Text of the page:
US Medium Bombers: Flak and Interceptors

Discussion in 'Aviation' started by gjs238, Mar 13, 2015.

  1. gjs238

    gjs238 Well-Known Member

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    If B-17's and B-24's needed altitude to mitigate flak and interceptors, then why weren't the medium bombers devastated?
     
  2. syscom3

    syscom3 Pacific Historian

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    Speed, and the types of targets they went after were not defended by multiple layers of heavy AAA
     
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  3. GrauGeist

    GrauGeist Well-Known Member

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    They were...

    B-26 over Toulon, France. Only two survived.
    B-26_over_Toulon-two_survived.jpg

    9th AF A-20 over France. None survived.
    77_09_4503a.jpg
     
  4. tomo pauk

    tomo pauk Creator of Interesting Threads

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    The key for medium bomber survival was to fly them as low as possible. That makes the 88mm and bigger Flak next to unusable, and it substantially cuts the time for acquiring a correct firing solution for 20-37mm Flak. If the 'solid nose' is installed, with multiple MGs, the 2-engined bombers can also harm the Flak positions.
     
  5. davebender

    davebender Well-Known Member

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    It also substantially cuts time for the bomber to acquire a correct firing solution.
     
  6. cherry blossom

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    #6 cherry blossom, Mar 14, 2015
    Last edited: Mar 14, 2015
    A “good source” for a discussion of the optimal tactics for medium bombers to avoid flak is Joseph Heller's Catch 22, for example the discussion on evasive action between Yossarian and McWatt. Although the footnotes are not up to this forum's high standard, it is worth noting that Heller had flown 60 missions as a B-25 bombardier.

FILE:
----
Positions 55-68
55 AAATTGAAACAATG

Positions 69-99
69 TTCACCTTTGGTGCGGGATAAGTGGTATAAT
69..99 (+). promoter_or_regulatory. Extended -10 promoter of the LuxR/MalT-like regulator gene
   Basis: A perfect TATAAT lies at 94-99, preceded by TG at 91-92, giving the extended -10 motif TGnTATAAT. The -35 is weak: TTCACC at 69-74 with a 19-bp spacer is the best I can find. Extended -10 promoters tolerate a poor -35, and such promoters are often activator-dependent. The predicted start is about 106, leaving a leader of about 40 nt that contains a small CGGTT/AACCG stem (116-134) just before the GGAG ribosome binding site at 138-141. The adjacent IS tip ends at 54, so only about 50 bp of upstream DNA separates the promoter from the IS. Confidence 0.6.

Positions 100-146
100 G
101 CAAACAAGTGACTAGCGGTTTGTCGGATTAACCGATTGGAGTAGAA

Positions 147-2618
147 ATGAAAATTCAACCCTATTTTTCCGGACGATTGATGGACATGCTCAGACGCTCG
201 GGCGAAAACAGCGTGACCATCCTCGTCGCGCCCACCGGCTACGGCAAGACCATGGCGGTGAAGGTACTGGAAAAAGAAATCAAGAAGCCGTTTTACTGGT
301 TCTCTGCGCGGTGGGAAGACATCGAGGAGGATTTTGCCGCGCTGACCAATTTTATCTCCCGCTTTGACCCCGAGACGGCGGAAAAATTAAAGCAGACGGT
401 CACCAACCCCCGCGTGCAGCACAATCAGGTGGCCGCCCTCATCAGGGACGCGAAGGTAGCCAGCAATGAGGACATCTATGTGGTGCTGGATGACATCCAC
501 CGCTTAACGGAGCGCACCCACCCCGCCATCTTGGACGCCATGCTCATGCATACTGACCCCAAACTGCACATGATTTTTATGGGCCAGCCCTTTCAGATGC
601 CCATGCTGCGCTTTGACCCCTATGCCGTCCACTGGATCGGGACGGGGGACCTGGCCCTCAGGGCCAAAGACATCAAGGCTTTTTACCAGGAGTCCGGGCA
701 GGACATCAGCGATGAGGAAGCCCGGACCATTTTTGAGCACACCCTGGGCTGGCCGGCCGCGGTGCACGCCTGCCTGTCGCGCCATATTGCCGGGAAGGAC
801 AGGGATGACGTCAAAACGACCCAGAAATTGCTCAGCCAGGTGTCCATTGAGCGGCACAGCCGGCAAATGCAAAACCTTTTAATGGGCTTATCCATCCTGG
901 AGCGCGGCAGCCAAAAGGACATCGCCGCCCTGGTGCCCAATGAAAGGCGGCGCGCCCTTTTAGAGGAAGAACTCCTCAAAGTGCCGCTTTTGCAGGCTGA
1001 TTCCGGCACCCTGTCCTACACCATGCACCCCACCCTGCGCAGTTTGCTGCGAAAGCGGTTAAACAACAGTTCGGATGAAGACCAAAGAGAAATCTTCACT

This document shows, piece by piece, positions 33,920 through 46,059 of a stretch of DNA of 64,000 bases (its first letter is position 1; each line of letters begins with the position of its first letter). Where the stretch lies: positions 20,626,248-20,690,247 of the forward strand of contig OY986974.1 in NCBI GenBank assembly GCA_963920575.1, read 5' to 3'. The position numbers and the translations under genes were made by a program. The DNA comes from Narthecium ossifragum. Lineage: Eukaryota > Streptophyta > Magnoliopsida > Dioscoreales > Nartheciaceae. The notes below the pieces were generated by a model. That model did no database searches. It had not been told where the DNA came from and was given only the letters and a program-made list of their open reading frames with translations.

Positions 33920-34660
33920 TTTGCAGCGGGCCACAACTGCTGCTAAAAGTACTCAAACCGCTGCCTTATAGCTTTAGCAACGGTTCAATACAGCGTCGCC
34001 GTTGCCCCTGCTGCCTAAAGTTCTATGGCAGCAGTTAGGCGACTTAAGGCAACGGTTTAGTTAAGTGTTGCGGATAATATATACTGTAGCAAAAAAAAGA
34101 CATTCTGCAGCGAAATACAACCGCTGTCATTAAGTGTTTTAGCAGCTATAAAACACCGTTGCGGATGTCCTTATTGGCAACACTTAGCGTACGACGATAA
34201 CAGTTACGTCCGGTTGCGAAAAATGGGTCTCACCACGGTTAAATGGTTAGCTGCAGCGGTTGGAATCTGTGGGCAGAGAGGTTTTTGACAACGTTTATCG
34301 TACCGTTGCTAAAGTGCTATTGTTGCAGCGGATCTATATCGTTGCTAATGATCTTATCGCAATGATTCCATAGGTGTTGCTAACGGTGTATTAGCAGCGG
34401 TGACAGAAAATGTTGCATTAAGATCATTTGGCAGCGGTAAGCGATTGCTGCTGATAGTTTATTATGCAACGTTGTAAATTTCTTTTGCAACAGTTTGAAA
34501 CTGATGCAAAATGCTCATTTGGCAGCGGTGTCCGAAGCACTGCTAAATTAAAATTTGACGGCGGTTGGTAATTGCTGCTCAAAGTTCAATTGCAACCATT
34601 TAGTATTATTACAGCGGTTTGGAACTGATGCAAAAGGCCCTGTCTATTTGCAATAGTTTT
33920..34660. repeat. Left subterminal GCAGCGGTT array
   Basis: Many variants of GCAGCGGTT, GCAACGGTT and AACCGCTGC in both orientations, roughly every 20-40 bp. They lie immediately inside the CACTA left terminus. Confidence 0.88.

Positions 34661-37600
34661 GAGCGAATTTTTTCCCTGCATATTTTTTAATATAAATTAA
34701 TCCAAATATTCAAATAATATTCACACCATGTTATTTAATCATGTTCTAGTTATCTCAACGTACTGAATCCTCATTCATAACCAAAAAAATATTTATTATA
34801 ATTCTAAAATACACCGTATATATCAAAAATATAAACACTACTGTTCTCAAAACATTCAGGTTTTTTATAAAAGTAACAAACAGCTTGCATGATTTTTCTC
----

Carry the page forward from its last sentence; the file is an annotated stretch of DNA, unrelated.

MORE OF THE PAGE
ps. For those who don't know the book

    "Bomb bay clear," Sergeant Knight in the back would announce.

    "Did we hit the bridge?" McWatt would ask.

    "I couldn't see, sir, I kept getting bounce back here pretty hard and I couldn't see. Everything's covered with smoke now and I can't see."

    "Hey, Aarfy, did the bombs hit the target?"

    "What target?" Captain Aardvaark, Yossarian's plump, pipe-smoking navigator would say from the confusion of maps he had created at Yossarian's side at the nose of the ship. "I don't think we're at the target yet, are we?"

    "Yossarian, did the bombs hit the target?"

    "What bombs?" answered Yossarian, whose only concern had been the flak.

    "Oh well," McWatt would sing, "what the hell."
     
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  7. Glider

    Glider Well-Known Member

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    In Europe I believe they normally flew at medium altitude as the light flak was deadly and I am not sure if the solid nose B25 was used in Europe, I do know that the RAF didn't use them
     
  8. FLYBOYJ

    FLYBOYJ "THE GREAT GAZOO"
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    LOL!

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  9. syscom3

    syscom3 Pacific Historian

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    The first low altitude medium bomber mission was an unmitigated disaster. Nearly all B26's were shot down by light flak. Henceforth they stayed up a bit higher.